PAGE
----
Amazon's CloudFront Takes On Akamai

Last Updated Nov 19, 2008 7:27 PM EST

Amazon Web Services on Tuesday launched CloudFront, a pay-as-you-go content delivery network. The move is likely to accelerate already brutal pricing in the content delivery network market, which includes Akamai and Limelight Networks among others.

CloudFront's biggest feature is that there are no up-front commitments and long-term contracts. Content delivery networks speed up the Internet by bringing content closer to your location via so-called edge servers. Often when you click on a Web page you'll see it's connecting to an Akamai server. Amazon is likely to make two ripples: Smaller media players will begin using content delivery services and pricing for established leaders may get squeezed.

Amazon CTO Werner Vogels notes that its network of edge locations will be global with the following locations:

  • United States: Ashburn (VA), Dallas/Fort Worth, Los Angeles, Miami, Newark, Palo Alto, Seattle and St. Louis
  • Europe: Amsterdam, Dublin, Frankfurt and London
  • Asia: Hong Kong and Tokyo
Those locations aren't nearly as extensive as what Akamai, which has 34,000 servers in 70 countries, offers. But Amazon's entry into the market will still be disruptive.

Also see: Akamai: Weathering a price war; economic slowdown

Add it up and Amazon is accelerating the commoditization of content delivery services. These services are increasingly being bundled into other higher-end offerings anyway.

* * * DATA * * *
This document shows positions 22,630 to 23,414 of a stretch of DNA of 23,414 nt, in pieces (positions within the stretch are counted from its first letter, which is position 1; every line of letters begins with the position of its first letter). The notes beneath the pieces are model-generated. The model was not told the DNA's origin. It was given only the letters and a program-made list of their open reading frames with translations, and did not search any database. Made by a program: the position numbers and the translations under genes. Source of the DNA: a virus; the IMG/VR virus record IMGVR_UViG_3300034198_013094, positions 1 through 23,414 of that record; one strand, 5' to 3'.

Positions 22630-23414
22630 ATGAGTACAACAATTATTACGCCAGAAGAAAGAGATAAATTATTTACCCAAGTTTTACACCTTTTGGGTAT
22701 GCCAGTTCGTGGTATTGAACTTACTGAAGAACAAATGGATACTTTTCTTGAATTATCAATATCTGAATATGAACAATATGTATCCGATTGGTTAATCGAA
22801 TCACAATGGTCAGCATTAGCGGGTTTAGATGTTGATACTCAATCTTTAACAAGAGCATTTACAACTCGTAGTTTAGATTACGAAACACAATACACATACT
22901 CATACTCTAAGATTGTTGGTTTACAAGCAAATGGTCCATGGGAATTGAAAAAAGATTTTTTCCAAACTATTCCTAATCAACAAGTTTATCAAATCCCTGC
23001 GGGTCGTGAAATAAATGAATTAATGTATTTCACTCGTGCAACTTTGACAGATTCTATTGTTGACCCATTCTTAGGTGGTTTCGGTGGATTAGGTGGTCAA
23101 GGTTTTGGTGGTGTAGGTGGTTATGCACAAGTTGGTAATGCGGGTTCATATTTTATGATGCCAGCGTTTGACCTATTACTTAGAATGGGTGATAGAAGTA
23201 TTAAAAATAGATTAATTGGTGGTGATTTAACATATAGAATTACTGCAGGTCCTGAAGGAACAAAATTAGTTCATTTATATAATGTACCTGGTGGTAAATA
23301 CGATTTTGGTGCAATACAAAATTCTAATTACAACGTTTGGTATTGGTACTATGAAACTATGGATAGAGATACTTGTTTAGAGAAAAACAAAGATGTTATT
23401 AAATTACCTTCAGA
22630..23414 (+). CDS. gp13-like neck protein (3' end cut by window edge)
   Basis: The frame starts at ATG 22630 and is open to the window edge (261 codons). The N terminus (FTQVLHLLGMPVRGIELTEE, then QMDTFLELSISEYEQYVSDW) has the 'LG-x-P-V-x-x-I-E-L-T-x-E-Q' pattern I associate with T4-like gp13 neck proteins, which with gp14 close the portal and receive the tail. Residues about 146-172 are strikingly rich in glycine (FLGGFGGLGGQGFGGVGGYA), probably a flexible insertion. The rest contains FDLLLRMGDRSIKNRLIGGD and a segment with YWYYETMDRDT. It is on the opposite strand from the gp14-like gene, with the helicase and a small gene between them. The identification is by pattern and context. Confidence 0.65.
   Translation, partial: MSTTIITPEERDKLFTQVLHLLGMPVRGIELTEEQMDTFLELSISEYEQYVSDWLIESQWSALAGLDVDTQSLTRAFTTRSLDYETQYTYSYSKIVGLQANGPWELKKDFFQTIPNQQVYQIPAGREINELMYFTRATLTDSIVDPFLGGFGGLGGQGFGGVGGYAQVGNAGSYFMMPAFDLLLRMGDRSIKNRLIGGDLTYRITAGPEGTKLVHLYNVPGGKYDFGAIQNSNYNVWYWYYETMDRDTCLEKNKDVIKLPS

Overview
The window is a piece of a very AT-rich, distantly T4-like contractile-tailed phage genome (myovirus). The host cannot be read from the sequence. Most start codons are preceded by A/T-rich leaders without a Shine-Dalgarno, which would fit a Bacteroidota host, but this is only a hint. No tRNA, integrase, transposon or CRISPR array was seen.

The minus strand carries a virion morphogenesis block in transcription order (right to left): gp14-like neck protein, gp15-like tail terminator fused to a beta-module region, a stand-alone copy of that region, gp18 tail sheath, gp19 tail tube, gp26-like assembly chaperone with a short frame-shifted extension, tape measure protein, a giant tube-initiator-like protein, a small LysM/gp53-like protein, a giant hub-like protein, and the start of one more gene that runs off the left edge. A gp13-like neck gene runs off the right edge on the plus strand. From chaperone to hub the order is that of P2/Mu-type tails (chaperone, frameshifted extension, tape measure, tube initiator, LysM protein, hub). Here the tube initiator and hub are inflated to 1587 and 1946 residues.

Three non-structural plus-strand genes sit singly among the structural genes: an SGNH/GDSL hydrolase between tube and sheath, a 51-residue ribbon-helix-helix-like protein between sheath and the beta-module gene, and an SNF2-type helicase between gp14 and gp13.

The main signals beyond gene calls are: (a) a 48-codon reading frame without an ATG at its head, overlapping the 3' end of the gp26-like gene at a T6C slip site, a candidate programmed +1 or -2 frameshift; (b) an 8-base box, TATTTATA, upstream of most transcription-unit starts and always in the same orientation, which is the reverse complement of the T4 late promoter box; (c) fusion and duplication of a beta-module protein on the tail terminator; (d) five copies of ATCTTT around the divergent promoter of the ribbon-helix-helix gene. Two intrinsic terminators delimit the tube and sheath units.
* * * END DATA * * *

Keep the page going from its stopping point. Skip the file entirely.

Amazon details (statement, blog) where CloudFront fits into its Web services portfolio:

Built on Amazon's own highly reliable infrastructure, CloudFront lets developers and businesses deliver HTTP content through a worldwide network of edge locations. The service caches copies of content close to end users for low latency delivery, while also providing fast, sustained data transfer rates needed to deliver popular objects to end users at scale. CloudFront works seamlessly with Amazon S3, where users store the original versions of objects delivered through the service. Customers need only put their objects into an Amazon S3 bucket and then register that bucket with the new service using a simple API call, which then returns a domain name used to access content through the network of edge locations.

Larry Dignan is Editor in Chief of ZDNet and Editorial Director of ZDNet sister site TechRepublic. See his full profile and disclosure of his industry affiliations.
Credit: ZDNet
  • Larry Dignan

    Larry Dignan is editor in chief of ZDNet and editorial director of CNET's TechRepublic. He has covered the technology and financial-services industries since 1995.